# Sound Collision

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Ok. Lets say I have a wave at a certain frequency, with a certain amplitude. W(f,a). Lets say that at a point in the system, A lot of waves collide. How can I take the average of all waves? Would I just say do something like sum(a*f,1,n)/(maxAmplitude * maxFrequency), where there are n waves?

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Why do you want to take the average? Waves combine by simple addition. And if you really want the average, you have to divide by the number of waves, not maxAmplitude * maxFrequency'.

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It is for an AI Simulation I am writing. Basically, say I have something like
struct Wave{     int frequency;     int strength;}`

Lets say I have wave[10], which holds all 10 waves at a certain point. How would I do this? Would I just add frequencies and strengths?

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to get the average power?

I'm not a sound expert, but from my short lived engineering days, It's more complicated than that.

You can't really add up waves like that. If you play a C and a E on a piano together, you don't get a D.

For amplitudes, I guess you can sum up the amplitudes and divide by the number of waves. However, that's also very questionable.

Frequency response, and you also have to consider the natural decay of the sound as it travels through a medium. Higher frequency waves usually die out a lot quicker than the lower frequency waves.

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The combined amplitude of the waves will depend on the phase of the two (or more) components. If the phase is the same you add the amplitude, if they are exactly opposite you substract the amplitude. Depending on what you want to do with it you could take the statistics approach, and assume that on avarage these two cases will cancel each other out. Then you need to take the avarage of the amplitudes. Alternativly you could of course also store the phase.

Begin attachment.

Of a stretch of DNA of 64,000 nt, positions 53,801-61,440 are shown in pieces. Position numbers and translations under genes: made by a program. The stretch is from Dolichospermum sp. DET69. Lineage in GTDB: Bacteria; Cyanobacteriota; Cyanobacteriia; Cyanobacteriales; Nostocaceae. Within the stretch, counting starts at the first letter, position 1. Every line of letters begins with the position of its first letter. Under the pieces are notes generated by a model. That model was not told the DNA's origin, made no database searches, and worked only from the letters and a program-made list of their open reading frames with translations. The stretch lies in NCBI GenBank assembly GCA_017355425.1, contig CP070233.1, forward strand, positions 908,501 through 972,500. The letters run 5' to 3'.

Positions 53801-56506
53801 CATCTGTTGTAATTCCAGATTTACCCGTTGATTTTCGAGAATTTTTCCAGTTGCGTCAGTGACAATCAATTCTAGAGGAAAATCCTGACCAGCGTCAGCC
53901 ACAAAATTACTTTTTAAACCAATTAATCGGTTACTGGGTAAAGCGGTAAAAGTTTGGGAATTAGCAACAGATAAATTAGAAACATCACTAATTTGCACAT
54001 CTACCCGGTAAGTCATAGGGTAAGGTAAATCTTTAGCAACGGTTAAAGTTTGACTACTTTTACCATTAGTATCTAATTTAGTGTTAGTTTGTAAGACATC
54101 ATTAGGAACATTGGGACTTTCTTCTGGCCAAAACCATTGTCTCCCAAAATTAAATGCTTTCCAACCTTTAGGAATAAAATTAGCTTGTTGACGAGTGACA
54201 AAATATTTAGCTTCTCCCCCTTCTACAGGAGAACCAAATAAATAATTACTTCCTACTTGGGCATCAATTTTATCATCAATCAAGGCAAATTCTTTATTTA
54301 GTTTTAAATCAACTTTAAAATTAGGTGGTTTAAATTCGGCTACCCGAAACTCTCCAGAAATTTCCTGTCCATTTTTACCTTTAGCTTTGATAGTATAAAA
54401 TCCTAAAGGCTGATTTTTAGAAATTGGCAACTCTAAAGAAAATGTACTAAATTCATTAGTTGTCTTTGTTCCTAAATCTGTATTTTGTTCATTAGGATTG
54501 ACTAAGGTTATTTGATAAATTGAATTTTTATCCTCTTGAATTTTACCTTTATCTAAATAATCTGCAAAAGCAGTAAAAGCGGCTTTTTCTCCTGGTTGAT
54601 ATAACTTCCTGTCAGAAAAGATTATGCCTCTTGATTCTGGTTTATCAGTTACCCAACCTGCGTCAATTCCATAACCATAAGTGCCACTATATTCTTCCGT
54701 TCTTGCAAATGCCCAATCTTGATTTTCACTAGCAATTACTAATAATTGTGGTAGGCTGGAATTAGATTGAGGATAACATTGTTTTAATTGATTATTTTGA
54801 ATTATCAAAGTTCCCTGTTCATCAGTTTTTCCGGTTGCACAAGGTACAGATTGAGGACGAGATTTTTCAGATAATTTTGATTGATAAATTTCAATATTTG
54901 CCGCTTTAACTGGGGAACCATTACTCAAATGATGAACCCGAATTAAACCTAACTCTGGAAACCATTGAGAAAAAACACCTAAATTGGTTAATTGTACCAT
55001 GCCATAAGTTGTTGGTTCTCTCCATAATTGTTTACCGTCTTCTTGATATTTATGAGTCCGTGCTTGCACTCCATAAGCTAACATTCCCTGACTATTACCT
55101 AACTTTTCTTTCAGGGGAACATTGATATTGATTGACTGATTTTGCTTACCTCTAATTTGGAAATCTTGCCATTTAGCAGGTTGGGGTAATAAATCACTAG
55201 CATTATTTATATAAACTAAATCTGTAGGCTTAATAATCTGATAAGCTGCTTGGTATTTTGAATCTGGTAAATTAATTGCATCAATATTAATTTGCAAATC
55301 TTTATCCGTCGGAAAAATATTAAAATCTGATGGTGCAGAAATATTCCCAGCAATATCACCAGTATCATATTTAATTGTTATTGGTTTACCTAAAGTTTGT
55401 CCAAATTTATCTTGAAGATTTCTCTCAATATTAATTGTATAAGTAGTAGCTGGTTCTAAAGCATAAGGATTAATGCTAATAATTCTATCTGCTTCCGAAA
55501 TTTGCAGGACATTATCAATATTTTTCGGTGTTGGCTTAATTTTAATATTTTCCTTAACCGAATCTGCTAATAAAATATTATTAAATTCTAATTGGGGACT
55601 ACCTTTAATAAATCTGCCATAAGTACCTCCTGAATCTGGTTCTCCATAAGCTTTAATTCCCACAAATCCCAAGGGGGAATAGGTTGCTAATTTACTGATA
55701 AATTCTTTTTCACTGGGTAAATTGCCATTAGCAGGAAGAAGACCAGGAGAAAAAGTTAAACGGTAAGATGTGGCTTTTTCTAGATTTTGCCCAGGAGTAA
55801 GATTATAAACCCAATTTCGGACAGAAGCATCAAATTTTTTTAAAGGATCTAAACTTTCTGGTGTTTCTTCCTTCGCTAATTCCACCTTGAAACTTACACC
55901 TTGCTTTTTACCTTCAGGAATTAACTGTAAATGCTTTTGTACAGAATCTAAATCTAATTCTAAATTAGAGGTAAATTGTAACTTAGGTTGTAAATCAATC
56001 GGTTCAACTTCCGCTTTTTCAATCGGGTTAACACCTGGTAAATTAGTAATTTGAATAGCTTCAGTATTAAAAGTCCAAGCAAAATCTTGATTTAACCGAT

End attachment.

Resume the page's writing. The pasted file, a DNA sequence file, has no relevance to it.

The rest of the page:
It all becomes a bit more difficult if the two waves have a different frequency, in that case you will end up with 'perceived' frequencies of the sum, and the difference of the two frequencies.

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What exactly does your AI need to know? The power of the combined wave? I have never seen a situation where the AI actually needs to know anything about sounds. Usually you just simulate sounds using a message that is passed to the AI entities in some radius of the point where the sound was generated.

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Quote:
 Original post by Sagar_IndurkhyaIt is for an AI Simulation I am writing. Basically, say I have something like*** Source Snippet Removed ***Lets say I have wave[10], which holds all 10 waves at a certain point. How would I do this? Would I just add frequencies and strengths?

You need to know more about your wave. I'm also assuming we're talking sinusoidal waves.

To work out the displacement at a particular point in space, we need to know -
Wavelength=w
Phase angle=a
Start position=O
Amplitude=A
Attenuation function= At(x)
Position=P

For each given wave, the displacement (dy) at point P is given by -
dy=At(O-P)*sin(((O-P/w)*(2*PI))+a)*A
(Assuming we're working in radians)

For multiple waves, we use superposition and just add the displacements for each given wave.

I don't know why you would want to produce the average other than to prevent clipping, but if you want a mixing function you would use something like -

Td=sum(dy[wave]*MixValue[wave])

A true average would be given by making each MixValue=1/NumWaves

A better solution would be to add in a compressor or expander to reduce any clipping.

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